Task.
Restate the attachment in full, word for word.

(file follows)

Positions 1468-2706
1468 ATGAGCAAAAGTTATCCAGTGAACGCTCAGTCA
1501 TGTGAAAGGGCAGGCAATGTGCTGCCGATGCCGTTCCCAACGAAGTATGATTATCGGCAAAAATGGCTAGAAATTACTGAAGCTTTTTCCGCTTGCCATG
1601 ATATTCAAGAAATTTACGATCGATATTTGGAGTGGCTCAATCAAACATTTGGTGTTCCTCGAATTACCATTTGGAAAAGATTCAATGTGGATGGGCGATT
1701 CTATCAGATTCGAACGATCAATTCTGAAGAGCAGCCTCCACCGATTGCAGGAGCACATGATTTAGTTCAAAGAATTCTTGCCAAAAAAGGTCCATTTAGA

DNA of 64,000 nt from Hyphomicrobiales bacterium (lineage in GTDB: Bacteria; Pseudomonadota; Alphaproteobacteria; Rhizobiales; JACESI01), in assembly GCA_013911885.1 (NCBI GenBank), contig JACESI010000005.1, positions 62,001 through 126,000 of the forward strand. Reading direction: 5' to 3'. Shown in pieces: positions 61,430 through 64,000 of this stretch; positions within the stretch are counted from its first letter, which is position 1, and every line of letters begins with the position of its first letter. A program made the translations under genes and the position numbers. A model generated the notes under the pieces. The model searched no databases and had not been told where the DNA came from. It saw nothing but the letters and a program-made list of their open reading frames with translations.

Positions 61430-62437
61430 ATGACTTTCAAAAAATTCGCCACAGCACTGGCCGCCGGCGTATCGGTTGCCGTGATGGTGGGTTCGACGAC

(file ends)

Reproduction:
Positions 1468-2706
1468 ATGAGCAAAAGTTATCCAGTGAACGCTCAGTCA
1501 TGTGAAAGGGCAGGCAATGTGCTGCCGATGCCGTTCCCAACGAAGTATGATTATCGGCAAAAATGGCTAGAAATTACTGAAGCTTTTTCCGCTTGCCATG
1601 ATATTCAAGAAATTTACGATCGATATTTGGAGTGGCTCAATCAAACATTTGGTGTTCCTCGAATTACCATTTGGAAAAGATTCAATGTGGATGGGCGATT
1701 CTATCAGATTCGAACGATCAATTCTGAAGAGCAGCCTCCACCGATTGCAGGAGCACATGATTTAGTTCAAAGAATTCTTGCCAAAAAAGGTCCATTTAGA

DNA of 64,000 nt from Hyphomicrobiales bacterium (lineage in GTDB: Bacteria; Pseudomonadota; Alphaproteobacteria; Rhizobiales; JACESI01), in assembly GCA_013911885.1 (NCBI GenBank), contig JACESI010000005.1, positions 62,001 through 126,000 of the forward strand. Reading direction: 5' to 3'. Shown in pieces: positions 61,430 through 64,000 of this stretch; positions within the stretch are counted from its first letter, which is position 1, and every line of letters begins with the position of its first letter. A program made the translations under genes and the position numbers. A model generated the notes under the pieces. The model searched no databases and had not been told where the DNA came from. It saw nothing but the letters and a program-made list of their open reading frames with translations.

Positions 61430-62437
61430 ATGACTTTCAAAAAATTCGCCACAGCACTGGCCGCCGGCGTATCGGTTGCCGTGATGGTGGGTTCGACGAC